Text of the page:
Janet Addison is Senior Manager & Product Lead, Centre for Observational Research at Amgen, and an active participant in the EMIF programme. She will take part in the event “EMIF: E-managing the Future of Health Data” in Budapest, from 16th-17th March.

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“Patient data, at the end of the day, belongs to individual people. We are sensitive to that and I think having the input of an independent external ethical advisory board shows just how careful we are being, which is important for the public to know. Having convened that group and meeting with them regularly is a very big step forward.”

As Senior Manager & Product Lead, Centre for Observational Research at Amgen, Janet Addison is actively involved in Metabolic, Business Development and Sustainability workstreams and coordinates the pharmaceutical company’s various contributions to the European Medical Information Framework (EMIF) programme. Amgen is involved across the EMIF project as a whole, as the company is not only active in the EMIF-Metabolics vertical, but also contributing technical resources to help develop the platform, as well as resources from its biostatistics group and legal counsel.

“My role is to coordinate this overall contribution and to see if we can fill any skill or resource gaps,” explains Addison. “It’s an evolving role that matches the ongoing development of the EMIF project, so it’s very exciting to see how we can make a difference and help shape the project.”

A Proactive Approach to Ethics and Patient Data

Asked what progress she has found especially notable across EMIF’s work as a whole, Addison is quick to flag the scientific publications that have come from the programme “Several publications have advanced basic science, e.g. in relation to biomarkers and metabolism. I think those scientific advances speak for themselves,” she says.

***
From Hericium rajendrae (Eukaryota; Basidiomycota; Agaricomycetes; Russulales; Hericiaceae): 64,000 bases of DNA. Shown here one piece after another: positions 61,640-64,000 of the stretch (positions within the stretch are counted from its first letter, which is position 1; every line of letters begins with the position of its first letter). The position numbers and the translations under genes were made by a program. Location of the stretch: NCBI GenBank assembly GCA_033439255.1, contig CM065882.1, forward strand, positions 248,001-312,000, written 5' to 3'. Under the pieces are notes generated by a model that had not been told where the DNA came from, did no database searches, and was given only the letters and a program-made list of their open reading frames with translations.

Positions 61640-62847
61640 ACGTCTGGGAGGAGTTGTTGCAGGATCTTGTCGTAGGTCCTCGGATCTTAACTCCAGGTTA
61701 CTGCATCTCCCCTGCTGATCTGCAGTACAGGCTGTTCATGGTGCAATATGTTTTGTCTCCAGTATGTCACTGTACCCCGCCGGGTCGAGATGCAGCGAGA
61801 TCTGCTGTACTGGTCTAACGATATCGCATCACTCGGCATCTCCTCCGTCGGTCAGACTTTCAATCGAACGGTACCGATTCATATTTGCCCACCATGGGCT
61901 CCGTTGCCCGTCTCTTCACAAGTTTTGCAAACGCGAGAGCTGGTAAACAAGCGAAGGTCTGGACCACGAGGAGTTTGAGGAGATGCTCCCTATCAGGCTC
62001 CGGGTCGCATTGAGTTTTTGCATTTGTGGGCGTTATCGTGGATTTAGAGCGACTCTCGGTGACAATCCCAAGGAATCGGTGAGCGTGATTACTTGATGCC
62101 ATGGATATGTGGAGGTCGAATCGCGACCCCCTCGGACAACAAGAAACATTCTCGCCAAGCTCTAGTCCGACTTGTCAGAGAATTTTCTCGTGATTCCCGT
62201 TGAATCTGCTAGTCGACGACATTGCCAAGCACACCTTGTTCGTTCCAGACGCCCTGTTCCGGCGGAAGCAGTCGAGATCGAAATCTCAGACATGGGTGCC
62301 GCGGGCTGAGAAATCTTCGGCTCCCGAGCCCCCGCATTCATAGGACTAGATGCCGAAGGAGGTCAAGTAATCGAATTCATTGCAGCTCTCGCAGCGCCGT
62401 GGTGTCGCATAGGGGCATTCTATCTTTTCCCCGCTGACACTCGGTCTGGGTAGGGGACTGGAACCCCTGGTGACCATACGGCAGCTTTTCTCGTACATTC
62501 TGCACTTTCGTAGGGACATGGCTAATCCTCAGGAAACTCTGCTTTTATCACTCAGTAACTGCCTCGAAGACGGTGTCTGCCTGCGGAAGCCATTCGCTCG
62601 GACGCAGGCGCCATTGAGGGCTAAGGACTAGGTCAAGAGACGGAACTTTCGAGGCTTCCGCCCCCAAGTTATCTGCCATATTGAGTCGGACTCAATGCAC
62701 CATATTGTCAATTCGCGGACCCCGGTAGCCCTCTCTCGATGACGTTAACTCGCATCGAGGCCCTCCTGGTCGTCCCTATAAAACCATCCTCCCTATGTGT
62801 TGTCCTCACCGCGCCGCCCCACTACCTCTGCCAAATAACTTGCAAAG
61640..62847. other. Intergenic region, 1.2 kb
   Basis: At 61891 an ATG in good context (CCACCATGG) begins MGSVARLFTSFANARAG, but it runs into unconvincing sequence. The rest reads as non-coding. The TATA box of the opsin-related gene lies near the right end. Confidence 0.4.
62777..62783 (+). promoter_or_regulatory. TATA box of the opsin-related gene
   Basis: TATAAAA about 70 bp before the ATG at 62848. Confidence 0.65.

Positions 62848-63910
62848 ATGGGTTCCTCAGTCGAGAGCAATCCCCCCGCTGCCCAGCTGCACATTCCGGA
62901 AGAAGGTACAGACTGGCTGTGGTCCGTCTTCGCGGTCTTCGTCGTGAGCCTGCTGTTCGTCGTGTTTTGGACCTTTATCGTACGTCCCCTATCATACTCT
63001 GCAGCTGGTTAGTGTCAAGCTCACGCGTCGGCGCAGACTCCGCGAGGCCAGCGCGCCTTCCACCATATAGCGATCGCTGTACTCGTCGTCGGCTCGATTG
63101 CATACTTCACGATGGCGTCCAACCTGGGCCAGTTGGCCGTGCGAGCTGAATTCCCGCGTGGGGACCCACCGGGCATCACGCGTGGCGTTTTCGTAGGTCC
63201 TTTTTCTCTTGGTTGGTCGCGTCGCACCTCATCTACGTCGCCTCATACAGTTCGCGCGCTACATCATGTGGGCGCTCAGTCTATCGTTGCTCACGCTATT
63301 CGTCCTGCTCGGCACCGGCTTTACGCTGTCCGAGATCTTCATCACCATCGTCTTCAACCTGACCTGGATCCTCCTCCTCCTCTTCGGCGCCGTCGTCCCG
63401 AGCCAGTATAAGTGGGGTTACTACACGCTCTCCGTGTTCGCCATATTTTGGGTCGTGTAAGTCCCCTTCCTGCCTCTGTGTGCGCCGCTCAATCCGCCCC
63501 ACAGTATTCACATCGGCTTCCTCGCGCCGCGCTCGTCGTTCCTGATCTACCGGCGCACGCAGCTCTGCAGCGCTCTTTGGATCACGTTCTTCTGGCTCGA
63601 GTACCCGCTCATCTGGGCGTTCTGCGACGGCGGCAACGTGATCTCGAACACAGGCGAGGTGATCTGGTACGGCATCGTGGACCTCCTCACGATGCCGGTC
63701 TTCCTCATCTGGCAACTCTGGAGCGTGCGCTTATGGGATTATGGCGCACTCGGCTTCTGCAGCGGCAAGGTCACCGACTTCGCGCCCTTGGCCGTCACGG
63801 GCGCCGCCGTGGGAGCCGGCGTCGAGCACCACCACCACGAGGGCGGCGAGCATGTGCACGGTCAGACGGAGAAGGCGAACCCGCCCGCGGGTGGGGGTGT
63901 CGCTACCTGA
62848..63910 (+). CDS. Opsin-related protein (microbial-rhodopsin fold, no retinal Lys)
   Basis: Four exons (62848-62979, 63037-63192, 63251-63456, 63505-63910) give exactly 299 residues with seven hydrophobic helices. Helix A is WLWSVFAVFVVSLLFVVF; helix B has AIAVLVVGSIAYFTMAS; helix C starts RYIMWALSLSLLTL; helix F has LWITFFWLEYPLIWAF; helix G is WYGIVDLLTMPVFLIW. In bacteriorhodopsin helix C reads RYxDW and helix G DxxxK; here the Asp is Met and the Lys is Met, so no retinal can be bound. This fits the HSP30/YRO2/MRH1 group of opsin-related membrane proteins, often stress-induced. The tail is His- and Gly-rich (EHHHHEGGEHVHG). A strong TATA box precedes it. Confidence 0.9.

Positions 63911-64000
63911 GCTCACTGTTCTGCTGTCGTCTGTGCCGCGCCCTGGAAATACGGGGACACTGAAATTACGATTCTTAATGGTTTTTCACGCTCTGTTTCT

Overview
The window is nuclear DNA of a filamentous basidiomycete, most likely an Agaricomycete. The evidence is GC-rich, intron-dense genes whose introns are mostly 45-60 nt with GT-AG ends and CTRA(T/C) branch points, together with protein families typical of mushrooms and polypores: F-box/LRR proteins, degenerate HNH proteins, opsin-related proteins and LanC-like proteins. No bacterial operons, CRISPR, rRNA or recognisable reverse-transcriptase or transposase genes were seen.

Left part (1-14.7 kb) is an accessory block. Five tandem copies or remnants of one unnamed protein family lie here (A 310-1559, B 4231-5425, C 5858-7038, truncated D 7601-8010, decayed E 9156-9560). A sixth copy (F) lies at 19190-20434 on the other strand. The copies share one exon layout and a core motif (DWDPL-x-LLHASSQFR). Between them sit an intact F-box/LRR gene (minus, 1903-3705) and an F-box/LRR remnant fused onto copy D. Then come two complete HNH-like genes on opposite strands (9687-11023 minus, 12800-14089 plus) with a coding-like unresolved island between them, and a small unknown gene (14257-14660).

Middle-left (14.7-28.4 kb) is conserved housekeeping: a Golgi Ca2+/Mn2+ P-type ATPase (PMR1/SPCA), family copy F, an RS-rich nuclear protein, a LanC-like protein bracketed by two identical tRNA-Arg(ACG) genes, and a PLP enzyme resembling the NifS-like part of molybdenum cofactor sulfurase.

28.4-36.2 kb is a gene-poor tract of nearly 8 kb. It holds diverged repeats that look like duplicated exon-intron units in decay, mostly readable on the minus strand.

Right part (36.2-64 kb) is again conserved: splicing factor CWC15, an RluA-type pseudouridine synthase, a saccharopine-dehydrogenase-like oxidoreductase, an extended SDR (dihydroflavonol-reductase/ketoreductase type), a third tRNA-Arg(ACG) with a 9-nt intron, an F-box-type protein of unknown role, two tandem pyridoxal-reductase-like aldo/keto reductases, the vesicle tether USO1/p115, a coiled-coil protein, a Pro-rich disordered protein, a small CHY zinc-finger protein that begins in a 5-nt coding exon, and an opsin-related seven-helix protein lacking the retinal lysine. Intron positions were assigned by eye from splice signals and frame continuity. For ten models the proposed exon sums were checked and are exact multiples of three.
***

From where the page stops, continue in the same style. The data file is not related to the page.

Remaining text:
She also flags the programme’s proactive convening of an ethical advisory board as worth discussing. The ethical advisory board comprises six European experts in fields of information and business ethics and law, and includes people cooperating at the highest level of public advice-giving on topics such as data privacy. “This is an area that is hugely important to the public – and it’s essential that the public knows that EMIF is handling patient data responsibly,” she says.

“Patient data, at the end of the day, belongs to individual people. We are sensitive to that and I think having the input of an independent external ethical advisory board shows just how careful we are being, which is important for the public to know. Having convened that group and meeting with them regularly is a very big step forward.”

A Push for EMIF Participants to Go Beyond Comfort Zones

Any consortium or partnership where you have people coming from a large number of countries, and from different professional and personal backgrounds, will pose the challenge of how you bring such a diverse group together as a cohesive whole. For success, “you need to get people to work outside their immediate comfort zone,” says Addison.

The upcoming EMIF conference in Budapest offers “an opportunity for people who don’t normally work closely together to get together and share,” says Addison. Scientifically, she believes it will be interesting to see the advances that have been made in different verticals. She also believes it will be encouraging to see how people are working together.

“Most importantly I think such a meeting strengthens the idea that we are all working on the same project. When you’re immersed in your work it’s easy to lose sight of the fact that you’re part of something much bigger. EMIF is working for the good of public health – and I think this is an opportunity to remind us of that, of what we are ultimately working for.”

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2018-03-07T07:48:32+00:00